6 Things You Need To Know About Squamous Cell Carcinoma

Squamous cell carcinoma is the most common type of oral cancer, and makes up about 90% of all oral cancer diagnoses. Squamous cells are the flat cells that line the tissues inside your mouth; when these cells become abnormal, squamous cell carcinoma is the result. Here's what you need to know about this condition.

Why does this cancer develop?

Squamous cell carcinoma develops when your cells become abnormal, but why does this happen? There are many reasons. Smoking cigarettes, drinking alcohol, and having HPV infection are considered the main causes, but other things also increase the risk of your cells becoming abnormal. Excessive sun exposure and exposure to x-rays can also cause this type of cancer. You can also develop this cancer without having any of these risk factors since doctors still haven't discovered every single cause of cancer.  

Where can it develop?

Squamous cell carcinoma can affect any of the tissues inside of your mouth. It can form on the inside of your cheeks, on your tongue, or on the roof of your mouth. It can also form on your gums, underneath your tongue, or even in your salivary glands. 

How do you know you have it?

This type of cancer appears as a white or red lesion or patch inside your mouth. At first, you may think it's a canker sore, if you notice the cancer at all. Squamous cell carcinomas aren't usually painful, at least not until they grow and spread, so you have to see it to know it's there. It's hard to see all of the areas where this cancer can grow, since looking underneath your own tongue is challenging, to say the least. 

You can't get a good look underneath your tongue, but someone can: your dentist. During your regular dental checkups your dentist will check your entire mouth for signs of oral cancer, including squamous cell carcinoma. This is why seeing your dentist regularly is so important; it could mean the difference between life and death.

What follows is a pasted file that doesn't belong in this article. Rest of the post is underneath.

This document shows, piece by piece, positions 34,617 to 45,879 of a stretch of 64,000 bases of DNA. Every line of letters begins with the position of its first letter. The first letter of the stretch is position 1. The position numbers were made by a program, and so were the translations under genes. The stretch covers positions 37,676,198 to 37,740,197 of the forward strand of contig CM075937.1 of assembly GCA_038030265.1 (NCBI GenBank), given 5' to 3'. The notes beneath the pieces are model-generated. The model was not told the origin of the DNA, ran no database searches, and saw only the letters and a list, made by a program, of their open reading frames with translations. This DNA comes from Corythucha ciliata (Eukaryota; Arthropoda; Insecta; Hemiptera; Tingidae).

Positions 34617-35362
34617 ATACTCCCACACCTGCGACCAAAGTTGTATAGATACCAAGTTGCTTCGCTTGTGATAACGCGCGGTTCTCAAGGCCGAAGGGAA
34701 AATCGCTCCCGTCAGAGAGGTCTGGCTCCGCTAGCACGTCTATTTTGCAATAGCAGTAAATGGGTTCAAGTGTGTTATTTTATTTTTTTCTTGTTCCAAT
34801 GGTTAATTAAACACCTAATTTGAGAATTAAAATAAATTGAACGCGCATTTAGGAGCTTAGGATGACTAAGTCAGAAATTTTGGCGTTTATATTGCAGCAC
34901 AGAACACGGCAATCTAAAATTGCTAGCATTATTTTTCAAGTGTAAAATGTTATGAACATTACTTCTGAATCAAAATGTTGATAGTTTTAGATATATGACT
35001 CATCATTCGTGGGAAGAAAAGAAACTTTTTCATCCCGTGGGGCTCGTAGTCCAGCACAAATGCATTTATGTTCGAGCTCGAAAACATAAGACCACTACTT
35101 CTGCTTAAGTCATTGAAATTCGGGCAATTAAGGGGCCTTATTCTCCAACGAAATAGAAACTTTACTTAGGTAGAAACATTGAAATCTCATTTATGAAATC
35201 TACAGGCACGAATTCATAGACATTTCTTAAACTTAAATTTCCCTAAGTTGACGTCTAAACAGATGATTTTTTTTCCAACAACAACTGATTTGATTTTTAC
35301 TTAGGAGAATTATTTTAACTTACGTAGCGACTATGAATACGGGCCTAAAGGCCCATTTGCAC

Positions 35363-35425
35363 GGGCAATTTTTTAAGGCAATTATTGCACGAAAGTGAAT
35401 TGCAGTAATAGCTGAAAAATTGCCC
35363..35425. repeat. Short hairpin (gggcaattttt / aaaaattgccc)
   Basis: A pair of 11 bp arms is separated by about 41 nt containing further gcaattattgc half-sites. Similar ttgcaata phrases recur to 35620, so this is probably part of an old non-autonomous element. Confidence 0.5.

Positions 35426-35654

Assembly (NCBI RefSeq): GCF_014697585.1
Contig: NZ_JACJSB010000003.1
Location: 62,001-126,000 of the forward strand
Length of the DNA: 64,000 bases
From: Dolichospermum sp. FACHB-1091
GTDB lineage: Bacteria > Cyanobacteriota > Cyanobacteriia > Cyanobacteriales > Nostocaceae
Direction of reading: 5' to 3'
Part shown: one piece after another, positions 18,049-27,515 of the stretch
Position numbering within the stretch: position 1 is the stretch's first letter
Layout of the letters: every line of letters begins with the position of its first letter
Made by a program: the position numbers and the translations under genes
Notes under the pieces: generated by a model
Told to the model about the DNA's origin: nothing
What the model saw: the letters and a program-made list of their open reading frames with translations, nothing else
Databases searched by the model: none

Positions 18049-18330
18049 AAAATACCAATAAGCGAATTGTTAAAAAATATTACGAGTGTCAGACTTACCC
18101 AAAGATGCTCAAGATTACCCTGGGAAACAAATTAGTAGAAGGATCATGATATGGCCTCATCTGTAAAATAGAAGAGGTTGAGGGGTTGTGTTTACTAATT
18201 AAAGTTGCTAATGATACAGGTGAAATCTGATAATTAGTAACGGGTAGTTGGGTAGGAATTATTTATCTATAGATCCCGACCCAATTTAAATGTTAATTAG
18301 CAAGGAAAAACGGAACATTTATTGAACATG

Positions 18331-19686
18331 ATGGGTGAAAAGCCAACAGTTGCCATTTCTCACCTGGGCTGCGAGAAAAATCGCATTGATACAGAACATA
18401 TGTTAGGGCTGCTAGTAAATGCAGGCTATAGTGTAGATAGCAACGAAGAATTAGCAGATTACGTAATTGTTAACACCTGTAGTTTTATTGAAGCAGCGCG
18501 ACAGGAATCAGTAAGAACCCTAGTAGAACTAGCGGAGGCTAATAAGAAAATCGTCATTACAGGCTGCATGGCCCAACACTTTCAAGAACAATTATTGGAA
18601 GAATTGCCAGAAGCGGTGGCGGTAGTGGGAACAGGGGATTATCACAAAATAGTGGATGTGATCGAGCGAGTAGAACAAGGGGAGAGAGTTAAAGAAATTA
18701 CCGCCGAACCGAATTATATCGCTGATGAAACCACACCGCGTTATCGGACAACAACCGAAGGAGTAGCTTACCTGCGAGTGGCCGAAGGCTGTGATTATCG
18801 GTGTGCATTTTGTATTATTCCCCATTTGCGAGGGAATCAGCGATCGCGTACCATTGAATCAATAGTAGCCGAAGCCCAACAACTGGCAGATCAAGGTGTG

How common is it?

The Oral Cancer Foundation estimates that around 43,250 Americans will develop oral cancer this year, and most of those people will have squamous cell carcinoma. That sounds like a lot of people, but compared to other types of cancer, this type is fairly rare. Squamous cell carcinomas only account for between 2% and 3% of all cancer diagnoses.

Can it be treated?

Squamous cell carcinoma is usually treated with surgery, and then radiation is used if all of the cancer can't be removed surgically. Chemotherapy is only used in patients with advanced squamous cell carcinoma who haven't been helped by surgery or radiation.

Oral cancer isn't always discovered in time, so these treatments don't always work. Only half of people live for another five years after their diagnosis. Your chances are better if the cancer is discovered early, before it has a chance to spread to other areas of your body. 

How often should you be screened?

You need to see your dentist once per year. During this visit, your dentist will check your mouth for signs of cancer, and if any signs are discovered, you will undergo a biopsy. According to the American Dental Association, only 60% of Americans see their dentist at least once per year. If you are part of the 40% that doesn't see your dentist often enough, you need to make an appointment right away. 

Squamous cell carcinoma is the most common type of oral cancer. Oral cancer is hard to detect, and by the time diagnosis is finally made, it's often too late. Your dentist at a place like Valley Oak Dental Group Inc can screen you for signs of oral cancer, so it's important to not skip your appointments.